Nonetheless, there have been some interesting advances in personalized medicine, for both mother and fetus, during pregnancy. This is the focus of an upcoming symposium at the AACC meeting to be held tomorrow, July 29th, at 10:30 am in Atlanta, Georgia.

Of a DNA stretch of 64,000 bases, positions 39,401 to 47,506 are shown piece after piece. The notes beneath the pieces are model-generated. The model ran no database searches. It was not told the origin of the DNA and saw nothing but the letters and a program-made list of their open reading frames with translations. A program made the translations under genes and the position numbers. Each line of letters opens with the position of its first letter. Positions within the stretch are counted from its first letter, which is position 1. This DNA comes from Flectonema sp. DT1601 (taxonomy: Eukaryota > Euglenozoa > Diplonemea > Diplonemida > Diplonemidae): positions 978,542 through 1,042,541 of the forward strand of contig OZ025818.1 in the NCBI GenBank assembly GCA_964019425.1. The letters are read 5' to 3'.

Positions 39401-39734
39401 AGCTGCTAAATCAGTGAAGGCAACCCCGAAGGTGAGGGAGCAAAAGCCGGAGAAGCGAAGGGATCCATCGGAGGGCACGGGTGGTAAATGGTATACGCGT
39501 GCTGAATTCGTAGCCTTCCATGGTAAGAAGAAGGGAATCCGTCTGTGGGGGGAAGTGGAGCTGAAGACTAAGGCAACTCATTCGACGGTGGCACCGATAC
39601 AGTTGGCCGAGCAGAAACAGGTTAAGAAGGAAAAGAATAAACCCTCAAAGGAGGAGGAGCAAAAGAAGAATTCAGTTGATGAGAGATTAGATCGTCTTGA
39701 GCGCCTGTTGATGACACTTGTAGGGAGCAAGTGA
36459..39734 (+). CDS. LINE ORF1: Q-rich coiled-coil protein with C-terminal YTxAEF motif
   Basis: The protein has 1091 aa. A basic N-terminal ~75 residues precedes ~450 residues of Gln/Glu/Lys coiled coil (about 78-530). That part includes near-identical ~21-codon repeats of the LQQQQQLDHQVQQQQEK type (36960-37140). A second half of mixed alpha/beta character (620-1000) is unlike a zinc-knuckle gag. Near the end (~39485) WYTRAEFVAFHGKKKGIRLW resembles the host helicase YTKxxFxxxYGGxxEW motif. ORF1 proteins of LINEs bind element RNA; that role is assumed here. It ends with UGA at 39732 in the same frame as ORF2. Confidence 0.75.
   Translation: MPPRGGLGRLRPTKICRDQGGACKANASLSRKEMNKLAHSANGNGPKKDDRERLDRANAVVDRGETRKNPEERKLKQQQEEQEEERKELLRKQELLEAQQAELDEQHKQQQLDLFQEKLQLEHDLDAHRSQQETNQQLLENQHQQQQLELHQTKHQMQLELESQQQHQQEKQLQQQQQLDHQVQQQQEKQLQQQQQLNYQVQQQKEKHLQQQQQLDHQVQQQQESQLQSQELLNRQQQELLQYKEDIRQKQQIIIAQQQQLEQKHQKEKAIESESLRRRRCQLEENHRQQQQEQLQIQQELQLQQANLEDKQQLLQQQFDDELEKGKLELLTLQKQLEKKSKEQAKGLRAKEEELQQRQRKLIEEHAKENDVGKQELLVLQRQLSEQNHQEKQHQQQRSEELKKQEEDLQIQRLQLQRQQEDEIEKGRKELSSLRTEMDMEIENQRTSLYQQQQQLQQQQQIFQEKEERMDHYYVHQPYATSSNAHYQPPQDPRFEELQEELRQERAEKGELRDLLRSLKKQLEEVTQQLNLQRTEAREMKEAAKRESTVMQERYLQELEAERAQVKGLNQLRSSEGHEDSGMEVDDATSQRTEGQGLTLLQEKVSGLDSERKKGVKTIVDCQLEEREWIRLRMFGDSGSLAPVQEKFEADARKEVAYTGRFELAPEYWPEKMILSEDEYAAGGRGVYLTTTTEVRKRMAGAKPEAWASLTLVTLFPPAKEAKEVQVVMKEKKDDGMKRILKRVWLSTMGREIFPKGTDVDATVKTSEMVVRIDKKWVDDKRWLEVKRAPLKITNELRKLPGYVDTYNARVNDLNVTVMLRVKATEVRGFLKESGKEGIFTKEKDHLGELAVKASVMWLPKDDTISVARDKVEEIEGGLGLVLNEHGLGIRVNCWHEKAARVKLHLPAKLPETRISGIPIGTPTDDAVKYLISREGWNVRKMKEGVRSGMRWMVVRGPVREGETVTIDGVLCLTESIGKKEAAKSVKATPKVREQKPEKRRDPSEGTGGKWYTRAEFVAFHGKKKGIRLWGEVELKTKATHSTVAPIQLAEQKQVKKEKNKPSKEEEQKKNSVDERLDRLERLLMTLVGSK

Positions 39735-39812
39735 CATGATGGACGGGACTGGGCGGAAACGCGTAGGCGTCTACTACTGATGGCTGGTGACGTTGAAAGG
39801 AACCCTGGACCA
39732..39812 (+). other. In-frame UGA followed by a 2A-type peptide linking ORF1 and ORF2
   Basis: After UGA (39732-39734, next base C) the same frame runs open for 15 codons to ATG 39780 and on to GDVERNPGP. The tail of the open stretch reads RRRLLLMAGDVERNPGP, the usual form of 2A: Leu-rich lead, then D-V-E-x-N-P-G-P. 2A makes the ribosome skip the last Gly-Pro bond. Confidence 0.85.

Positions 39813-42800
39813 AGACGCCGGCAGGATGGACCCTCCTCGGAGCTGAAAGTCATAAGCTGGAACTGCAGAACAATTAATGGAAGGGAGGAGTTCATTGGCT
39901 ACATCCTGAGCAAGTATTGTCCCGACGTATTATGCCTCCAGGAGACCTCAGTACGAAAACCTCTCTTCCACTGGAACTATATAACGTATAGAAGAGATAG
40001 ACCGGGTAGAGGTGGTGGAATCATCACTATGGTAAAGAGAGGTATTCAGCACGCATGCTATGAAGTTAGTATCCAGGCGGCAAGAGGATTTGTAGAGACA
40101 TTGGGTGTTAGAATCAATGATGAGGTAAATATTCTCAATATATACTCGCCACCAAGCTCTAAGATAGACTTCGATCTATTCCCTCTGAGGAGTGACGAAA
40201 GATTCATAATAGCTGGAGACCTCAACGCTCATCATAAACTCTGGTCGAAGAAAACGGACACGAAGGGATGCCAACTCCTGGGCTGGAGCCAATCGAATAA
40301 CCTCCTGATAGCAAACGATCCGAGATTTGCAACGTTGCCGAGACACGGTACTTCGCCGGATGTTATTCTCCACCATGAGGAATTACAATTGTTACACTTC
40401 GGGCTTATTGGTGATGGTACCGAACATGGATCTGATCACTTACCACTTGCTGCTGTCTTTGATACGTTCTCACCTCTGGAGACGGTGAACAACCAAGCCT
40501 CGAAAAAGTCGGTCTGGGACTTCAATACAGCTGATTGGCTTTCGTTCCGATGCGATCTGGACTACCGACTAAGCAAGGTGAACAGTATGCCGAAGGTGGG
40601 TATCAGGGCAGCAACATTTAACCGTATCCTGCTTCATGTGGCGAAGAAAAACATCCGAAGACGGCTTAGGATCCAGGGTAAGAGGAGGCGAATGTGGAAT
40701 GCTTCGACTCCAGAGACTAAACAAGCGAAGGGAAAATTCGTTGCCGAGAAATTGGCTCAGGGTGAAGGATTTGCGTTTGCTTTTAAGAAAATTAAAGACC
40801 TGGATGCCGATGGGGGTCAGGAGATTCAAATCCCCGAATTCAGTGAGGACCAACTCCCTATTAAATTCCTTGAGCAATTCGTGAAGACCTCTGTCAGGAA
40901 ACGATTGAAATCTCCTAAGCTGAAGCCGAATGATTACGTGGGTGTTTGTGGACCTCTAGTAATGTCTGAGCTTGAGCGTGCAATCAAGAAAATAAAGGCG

Predicting Response to Drugs:  Sixty-four percent of women in the US are prescribed more than one drug during pregnancy (excluding vitamins). A better understanding of how drugs are metabolized during pregnancy and how they affect the fetus is clearly needed. Cytochrome P450 is the predominant class of oxidative enzymes that catalyze many types of drugs. Interestingly, the expression of a number of P450 genes is altered during pregnancy. Most notably, CYP1A2 has been shown to be decreased by 65% by the 3rd trimester. In the past several years, several studies have examined the ability to predict a woman’s response to drugs used during pregnancy, like tocolytics and anti-emetics, based on their genotype. A study by Haas, et. al. demonstrated that CYP3A5 high-expressing women had lower circulating concentrations of Nifedipine, a common tocolytic. A study by Lehmann, et. al. demonstrated that a genotype for serotonin receptor subunits 5-HT3A and 5-HT3B may play a role in hyperemesis severity and response to anti-emetics. This type of genotyping is not yet ready for prime time, but it holds promise for better utilization of medications during pregnancy.